When it comes to online architecture writing in relation to print-based criticism and architecture in general, things are still in a state of flux, as Diana has pointed out. I started my website in 2006, and since then, the field of online writers seems to have increased exponentially, and it will continue to do so. So I think that Eva’s observation (and by proxy, Diana’s) that blogs are “reporting an obsession, not taking a position,” though partly right, seems a little bit too conclusive — has anyone actually taken the “pulse” of the architecture readership out there? Having been affiliated with architecture schools since 2003, I can’t help but notice a difference in the kinds of people who are choosing to study architecture. So, who then is the audience for this kind of criticism that we seem to be lacking? Perhaps we are asking for an audience that is either nonexistent, or that has faded into obscurity. Which means that any sense of an “editorial vision or critical position” may be a bit of a moving target.

  3. Thanks for this report! I want to add a few comments to this ongoing conversation.

    I agree with you on this: “I’m beginning to think we’re a little too critical of the dialogue happening online, and a little too nostalgic for a kind of magazine culture that may not have been as robust as assumed.” Definitely. It is all too often assumed that print writing in days of yore was always based on the experience of the “actual building.” That’s not the case, and historian Beatriz Colomina has done great work on this. In addition, a vast amount of architectural theory, for a good deal of the 20th century, has been based on drawings. What is the Domino House, for instance? How do we come to learn more about Eisenman’s ideas when most of his work still remains as images and words? What we should be more worried about is the openness of the internet, because if it’s true that we have lived a “golden age” of access to media (videos, images, sounds, words, etc), I definitely think it could come to an end.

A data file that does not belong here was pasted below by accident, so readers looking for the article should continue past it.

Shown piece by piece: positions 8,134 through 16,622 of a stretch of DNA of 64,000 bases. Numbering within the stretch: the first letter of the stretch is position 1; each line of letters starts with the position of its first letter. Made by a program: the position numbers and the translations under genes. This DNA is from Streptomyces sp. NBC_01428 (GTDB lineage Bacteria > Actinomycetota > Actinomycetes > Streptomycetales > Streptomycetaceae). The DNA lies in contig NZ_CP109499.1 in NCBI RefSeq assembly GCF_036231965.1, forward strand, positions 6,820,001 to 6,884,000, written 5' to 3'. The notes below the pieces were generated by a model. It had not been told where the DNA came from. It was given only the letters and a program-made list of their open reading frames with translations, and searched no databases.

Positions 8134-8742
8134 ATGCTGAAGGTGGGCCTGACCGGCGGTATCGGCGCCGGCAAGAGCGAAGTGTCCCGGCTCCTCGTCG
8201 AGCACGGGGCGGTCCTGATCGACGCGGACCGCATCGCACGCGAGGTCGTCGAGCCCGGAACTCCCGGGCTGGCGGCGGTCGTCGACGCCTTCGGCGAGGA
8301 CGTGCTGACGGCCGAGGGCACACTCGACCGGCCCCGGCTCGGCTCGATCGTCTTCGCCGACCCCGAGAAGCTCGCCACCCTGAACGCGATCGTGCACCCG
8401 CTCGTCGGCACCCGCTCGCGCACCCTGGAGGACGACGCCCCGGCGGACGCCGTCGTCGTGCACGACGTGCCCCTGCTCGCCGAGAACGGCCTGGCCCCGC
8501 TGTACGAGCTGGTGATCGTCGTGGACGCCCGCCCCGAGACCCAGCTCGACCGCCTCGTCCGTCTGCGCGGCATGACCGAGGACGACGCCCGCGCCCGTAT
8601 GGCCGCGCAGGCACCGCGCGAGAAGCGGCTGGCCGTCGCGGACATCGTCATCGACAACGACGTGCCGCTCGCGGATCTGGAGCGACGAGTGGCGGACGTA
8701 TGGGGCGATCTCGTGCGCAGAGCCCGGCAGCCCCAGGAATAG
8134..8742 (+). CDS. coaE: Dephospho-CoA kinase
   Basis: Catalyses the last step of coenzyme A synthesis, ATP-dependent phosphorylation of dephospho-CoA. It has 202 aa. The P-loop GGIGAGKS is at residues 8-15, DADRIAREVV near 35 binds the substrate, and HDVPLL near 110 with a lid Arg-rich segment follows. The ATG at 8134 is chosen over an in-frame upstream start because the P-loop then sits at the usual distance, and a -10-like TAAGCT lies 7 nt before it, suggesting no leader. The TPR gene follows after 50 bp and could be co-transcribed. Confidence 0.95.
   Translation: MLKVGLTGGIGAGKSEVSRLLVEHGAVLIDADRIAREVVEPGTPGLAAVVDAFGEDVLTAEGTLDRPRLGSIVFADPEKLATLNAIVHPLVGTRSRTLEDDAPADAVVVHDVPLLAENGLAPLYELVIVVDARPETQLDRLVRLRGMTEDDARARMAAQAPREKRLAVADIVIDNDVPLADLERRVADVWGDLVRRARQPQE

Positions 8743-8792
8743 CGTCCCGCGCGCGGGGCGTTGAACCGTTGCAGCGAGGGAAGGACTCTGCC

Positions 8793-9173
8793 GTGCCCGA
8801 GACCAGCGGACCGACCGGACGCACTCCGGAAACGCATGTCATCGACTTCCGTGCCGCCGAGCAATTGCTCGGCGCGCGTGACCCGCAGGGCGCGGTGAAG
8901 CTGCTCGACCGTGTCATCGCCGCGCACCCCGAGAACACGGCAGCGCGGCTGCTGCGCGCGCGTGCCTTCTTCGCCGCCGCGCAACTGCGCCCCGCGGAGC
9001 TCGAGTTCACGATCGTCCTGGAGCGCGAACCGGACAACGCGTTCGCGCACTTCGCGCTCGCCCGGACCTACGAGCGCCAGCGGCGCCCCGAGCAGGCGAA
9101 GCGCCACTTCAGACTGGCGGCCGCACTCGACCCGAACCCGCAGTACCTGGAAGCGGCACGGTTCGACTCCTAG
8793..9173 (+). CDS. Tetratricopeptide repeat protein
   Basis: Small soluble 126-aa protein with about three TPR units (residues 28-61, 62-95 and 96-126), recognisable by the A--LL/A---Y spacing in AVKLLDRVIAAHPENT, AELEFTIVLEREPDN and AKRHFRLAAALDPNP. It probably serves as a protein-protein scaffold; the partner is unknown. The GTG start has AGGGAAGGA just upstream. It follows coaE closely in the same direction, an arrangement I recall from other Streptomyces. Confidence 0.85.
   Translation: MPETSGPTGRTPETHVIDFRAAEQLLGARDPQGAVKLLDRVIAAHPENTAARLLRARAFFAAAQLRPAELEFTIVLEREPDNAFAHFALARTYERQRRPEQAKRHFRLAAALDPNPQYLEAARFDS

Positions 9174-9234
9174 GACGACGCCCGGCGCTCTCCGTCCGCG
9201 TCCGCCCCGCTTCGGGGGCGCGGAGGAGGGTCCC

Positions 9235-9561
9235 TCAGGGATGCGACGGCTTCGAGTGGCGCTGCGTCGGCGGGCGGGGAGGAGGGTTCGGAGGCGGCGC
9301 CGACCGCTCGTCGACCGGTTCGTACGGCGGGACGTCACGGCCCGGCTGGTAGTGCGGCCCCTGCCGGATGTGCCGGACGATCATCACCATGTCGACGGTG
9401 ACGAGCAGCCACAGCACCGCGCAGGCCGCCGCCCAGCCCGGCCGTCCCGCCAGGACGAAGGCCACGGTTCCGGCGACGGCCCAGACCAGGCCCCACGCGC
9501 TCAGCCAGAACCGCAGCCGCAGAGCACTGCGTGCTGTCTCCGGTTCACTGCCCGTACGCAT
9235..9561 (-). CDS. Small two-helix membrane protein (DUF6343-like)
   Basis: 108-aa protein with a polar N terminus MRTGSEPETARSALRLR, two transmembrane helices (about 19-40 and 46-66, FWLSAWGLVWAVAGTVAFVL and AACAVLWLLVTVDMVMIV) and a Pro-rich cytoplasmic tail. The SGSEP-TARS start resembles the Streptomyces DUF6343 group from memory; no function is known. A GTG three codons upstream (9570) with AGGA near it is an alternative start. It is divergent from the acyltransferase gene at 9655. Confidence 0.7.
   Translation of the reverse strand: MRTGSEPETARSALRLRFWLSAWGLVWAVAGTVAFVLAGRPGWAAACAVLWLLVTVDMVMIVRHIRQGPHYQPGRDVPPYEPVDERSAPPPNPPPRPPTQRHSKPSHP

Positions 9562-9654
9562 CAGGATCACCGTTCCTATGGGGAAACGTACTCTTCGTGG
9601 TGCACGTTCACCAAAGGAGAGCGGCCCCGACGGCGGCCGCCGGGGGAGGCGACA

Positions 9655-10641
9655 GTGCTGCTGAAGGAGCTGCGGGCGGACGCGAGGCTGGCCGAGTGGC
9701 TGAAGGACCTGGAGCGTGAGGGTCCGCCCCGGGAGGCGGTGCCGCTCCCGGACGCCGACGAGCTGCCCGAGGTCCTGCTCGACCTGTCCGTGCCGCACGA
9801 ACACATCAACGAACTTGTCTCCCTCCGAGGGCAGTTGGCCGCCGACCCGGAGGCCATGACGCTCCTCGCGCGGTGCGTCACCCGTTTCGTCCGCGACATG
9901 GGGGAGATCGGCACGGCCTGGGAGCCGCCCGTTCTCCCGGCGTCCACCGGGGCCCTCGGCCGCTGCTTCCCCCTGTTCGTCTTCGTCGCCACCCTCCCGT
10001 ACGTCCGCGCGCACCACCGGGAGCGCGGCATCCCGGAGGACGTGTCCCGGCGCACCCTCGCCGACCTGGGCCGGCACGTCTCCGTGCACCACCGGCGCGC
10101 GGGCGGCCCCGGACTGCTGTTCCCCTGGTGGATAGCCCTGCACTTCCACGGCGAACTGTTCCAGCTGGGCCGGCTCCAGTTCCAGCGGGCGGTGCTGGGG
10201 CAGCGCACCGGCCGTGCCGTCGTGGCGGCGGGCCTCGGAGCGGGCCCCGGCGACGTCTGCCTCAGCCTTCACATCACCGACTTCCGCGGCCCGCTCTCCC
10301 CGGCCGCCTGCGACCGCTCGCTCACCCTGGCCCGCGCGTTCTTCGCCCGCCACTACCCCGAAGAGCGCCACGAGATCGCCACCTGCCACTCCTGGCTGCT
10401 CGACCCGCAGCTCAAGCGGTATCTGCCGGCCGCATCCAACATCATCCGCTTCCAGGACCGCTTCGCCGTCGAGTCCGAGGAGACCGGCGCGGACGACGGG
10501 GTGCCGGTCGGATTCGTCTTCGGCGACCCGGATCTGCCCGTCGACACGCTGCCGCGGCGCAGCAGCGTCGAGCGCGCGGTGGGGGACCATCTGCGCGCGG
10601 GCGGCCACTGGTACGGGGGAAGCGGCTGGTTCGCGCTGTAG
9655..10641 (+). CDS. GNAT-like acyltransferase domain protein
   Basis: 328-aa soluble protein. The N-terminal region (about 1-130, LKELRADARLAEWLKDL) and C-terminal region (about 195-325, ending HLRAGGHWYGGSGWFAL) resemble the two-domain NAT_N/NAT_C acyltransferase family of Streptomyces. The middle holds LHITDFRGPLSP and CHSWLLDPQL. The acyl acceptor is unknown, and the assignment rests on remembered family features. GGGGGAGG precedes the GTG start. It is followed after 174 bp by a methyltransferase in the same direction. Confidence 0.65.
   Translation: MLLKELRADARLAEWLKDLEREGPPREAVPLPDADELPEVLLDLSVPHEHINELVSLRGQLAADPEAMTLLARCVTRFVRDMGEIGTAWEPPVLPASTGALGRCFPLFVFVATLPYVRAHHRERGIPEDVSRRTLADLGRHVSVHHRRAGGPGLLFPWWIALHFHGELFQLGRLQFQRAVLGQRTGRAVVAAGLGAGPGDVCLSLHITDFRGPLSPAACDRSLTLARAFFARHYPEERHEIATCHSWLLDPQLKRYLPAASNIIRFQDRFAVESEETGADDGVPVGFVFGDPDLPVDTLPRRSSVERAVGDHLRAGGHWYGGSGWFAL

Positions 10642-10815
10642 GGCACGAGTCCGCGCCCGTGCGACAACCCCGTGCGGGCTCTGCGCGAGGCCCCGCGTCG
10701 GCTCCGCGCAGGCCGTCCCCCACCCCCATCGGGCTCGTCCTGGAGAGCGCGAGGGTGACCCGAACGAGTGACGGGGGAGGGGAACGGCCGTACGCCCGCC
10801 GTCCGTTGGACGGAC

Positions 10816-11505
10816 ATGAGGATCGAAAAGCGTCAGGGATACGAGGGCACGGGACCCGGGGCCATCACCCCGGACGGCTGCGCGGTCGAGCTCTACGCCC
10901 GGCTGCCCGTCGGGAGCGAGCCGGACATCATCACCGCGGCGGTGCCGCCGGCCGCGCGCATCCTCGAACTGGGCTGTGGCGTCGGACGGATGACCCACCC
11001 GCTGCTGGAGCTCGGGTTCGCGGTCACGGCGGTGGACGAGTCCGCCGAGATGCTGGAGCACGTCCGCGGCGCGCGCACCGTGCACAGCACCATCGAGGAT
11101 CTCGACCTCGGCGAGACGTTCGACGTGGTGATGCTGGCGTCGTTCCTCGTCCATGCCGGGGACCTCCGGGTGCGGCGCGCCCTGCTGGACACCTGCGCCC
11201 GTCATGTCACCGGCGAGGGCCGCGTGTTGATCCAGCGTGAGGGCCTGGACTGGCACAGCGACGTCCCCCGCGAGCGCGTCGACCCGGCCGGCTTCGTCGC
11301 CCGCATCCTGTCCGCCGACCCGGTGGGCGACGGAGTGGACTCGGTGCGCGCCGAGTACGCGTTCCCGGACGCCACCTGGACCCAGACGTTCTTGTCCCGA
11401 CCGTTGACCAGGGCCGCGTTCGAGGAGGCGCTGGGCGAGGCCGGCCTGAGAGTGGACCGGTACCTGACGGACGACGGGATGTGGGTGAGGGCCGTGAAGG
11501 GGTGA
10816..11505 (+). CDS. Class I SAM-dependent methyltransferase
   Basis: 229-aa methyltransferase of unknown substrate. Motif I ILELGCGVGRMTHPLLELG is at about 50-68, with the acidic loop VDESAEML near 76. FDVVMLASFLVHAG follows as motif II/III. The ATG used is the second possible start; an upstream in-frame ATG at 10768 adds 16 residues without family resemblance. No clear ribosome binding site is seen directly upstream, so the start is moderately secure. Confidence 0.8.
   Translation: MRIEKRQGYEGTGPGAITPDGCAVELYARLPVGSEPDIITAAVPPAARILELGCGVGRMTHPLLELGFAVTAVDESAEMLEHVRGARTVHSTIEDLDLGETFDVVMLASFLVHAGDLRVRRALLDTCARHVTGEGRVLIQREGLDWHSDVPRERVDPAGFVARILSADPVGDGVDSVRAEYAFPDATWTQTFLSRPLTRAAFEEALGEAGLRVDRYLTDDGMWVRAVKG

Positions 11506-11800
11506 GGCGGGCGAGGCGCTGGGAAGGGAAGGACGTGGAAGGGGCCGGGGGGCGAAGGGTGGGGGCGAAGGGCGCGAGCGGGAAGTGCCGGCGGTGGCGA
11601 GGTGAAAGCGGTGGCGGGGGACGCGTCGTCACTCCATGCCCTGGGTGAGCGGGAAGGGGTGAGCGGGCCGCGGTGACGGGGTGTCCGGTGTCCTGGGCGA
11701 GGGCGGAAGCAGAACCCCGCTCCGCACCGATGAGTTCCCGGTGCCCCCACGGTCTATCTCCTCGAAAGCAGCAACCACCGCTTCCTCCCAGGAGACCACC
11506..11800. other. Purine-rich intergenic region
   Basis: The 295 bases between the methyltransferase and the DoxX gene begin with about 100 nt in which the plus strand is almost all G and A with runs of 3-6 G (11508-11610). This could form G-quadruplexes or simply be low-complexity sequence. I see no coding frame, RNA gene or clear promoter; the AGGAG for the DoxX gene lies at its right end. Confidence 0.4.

As far as what I have been writing in relation to the SFSU building, I think it should be noted that Hawthorne’s post was more of a report on what the university was planning. As a singular piece, I have no problem with it, although Hawthorne could have maybe said more about the master plan origins and the questionable mathematics. I have been very critical, however, of San Francisco’s critic John King, of the Chronicle, who has been ebullient about this project. It would seem like it is his job, as the local, to be more journalistic and skeptical of what the clients and the architect were delivering.

    I also seem to come across as criticizing the Maltzan SFSU project on “financial” grounds, but I think that’s a confusion I could have left too open, and one I hope I can still clarify. My main point is that architecture is a spatial discipline. An issue like access to education, though riding on money, is a matter of space. (SFSU is still planning to cut urban studies, for that matter). We’d be better served by architects and critics that do not simply focus on the form of the building, but its spatial politics. I think Maltzan has more wiggle room here than he seems to allow himself. Anyway, even when we have the finished built object, as opposed to the renderings, there is no guarantee that either the architect or the critic understood the spatial politics. Finally, on aesthetic grounds, as I’ve also alluded to before, and if you wanted to play in that court…is Maltzan’s design really all that good, as John King claimed? You would think that someone would start to mention how much it oddly looks like Holl’s Louisium, or the Knut Hamsum museum, to begin with.

    Thanks for reading.